What if I told you that price does not matter? Would you laugh at me? I do believe that, however. Price does not matter–what matters is value. Whether I pay $2 for cereal or $10 matters little–what matters is the value. If the $2 is for 2 cups of Cheerios, while the $10 is for 10 boxes of Cheerios, I would say that the $10 represents a better value. Yet there are plenty of people who will automatically go for the cheaper item, without considering its value.
The same thing happens in investing and in the stock market in particular. People make a big deal out of the price of stocks or stock indexes. Ooh, “the Dow is at a new high, we should buy now”. Or “ooh, the Dow has risen too much–it is bound to fall!” This is stupid. What matters is the value. Sure, stocks have risen a lot recently (before the recent fall), but much of that is rightly due to solid earnings reports. As always, what matters is the cost of a company relative to its future cash flows. To the extent that its future improves, its price should increase; to the extent that its future dims, its price should decrease. Also, the price of the stock itself does not matter–a company could have few shares priced high (such as Berkshire Hathaway) or many shares priced low (such as Nortel), but that does not affect the value.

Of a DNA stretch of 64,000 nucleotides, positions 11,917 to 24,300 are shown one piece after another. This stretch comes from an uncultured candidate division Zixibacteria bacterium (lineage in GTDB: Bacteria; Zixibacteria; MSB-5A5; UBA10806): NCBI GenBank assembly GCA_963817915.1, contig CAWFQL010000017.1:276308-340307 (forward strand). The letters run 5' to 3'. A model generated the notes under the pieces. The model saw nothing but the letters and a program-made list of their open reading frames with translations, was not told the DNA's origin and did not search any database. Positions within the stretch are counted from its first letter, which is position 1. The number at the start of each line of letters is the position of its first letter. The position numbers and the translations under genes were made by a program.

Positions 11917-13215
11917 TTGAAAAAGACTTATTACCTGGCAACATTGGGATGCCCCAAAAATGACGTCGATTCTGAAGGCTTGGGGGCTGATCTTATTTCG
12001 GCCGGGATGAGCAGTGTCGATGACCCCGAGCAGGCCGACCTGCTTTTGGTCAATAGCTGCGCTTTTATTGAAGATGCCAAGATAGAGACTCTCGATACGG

So buy when you get a good value for your money and sell when your holdings are overpriced. That is the key to winning in any type of investing.
Mark Hulbert has written about how fast price rises do not mean a stock index will likely fall.
Disclosure: I like Cheerios, though I have been known to eat the impostor Joe’s O’s (from Trader Joes). I own shares of BRK-B. See my disclosure policy, which currently sells for $13.89.